required to administer authorization in slapd. Since that is false, the rest 
of your statements are moot.

>> The user host attribute functionality is deprecated. I have no desire
to
>> make it even vaguely appear to be useful.
> Then don't sell it as one. You claim pam_ldap compatibility but that is
> false. The user docs also aren't nearly as strongly worded, saying that the
> hostserver and ACL's is preferable, not that userhost is deprecated.

> A flexible solution gives administrators the opportunity to use the tool in
> ways you haven't conceived of because it works for them and their
> environment. A ridgid and dictatorial tool forces people to do things one
> way and one way only. I have worked for one of the larger software
> companies and can tell you that the ACL mechanism would scale orders of
> magnitude worse, and they did, in fact have authorisation info stored in
> user and host attributes because that was the only way to delegate
> responsibility to multiple groups.

That may have been true of that other software package. That is not true here.

> PS, you may wanna consider dropping the Ulrich Drepper attitude. When a
> contributor, especially a first time one, who has gone to considerable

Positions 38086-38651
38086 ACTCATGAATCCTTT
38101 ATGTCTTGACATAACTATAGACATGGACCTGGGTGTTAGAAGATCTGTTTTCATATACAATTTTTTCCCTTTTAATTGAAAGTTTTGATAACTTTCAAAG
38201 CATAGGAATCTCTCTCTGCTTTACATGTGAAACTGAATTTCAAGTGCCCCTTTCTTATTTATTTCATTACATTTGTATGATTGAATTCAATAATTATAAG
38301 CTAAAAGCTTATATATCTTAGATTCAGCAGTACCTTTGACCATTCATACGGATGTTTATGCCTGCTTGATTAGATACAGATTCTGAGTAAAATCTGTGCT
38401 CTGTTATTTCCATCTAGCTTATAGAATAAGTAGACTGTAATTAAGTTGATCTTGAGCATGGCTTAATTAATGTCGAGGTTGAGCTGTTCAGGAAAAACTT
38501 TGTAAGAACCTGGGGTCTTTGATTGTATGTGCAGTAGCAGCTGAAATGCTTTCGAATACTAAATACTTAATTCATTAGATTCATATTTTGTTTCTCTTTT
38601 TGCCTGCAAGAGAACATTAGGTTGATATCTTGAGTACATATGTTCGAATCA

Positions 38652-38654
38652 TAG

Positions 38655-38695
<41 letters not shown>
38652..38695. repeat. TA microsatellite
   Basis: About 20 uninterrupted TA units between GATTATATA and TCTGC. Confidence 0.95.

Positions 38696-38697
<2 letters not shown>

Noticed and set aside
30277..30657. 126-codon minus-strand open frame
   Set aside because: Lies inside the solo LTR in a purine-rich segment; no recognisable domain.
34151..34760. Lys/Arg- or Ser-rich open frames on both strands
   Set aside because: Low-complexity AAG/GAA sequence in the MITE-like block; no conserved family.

> lengths to follow all the guidelines and do things just your way has, as
> his first experience someone calling things "stupid" ... well, that will
> thin the development herd considerably.

No, I should rather step it up a notch. I don't want contributions from J. 
Random Developer. I want contributions from people who participate in the 
community. That means reading up on how things are done, following the 
established practices, and demonstrating a familiarity with the way things are 
done and establishing a familiarity with the other community members. That 
means showing that you'll take the time to stick around and continue to 
maintain/support your code if we pull it in. If a developer won't put that 
time in up front, then I don't care how good their code is; I don't want to be 
saddled with it when they inevitably disappear.

The established practice for contributing new code is to discuss it on the 
openldap-devel mailing list first, before spending any time on actual coding. 
After the developer community gets a chance to think about it and weigh in on 
whether it's a good idea or not, then you start (or don't start) writing the 
code and submitting to the ITS.

-- 
   -- Howard Chu
   CTO, Symas Corp.           http://www.symas.com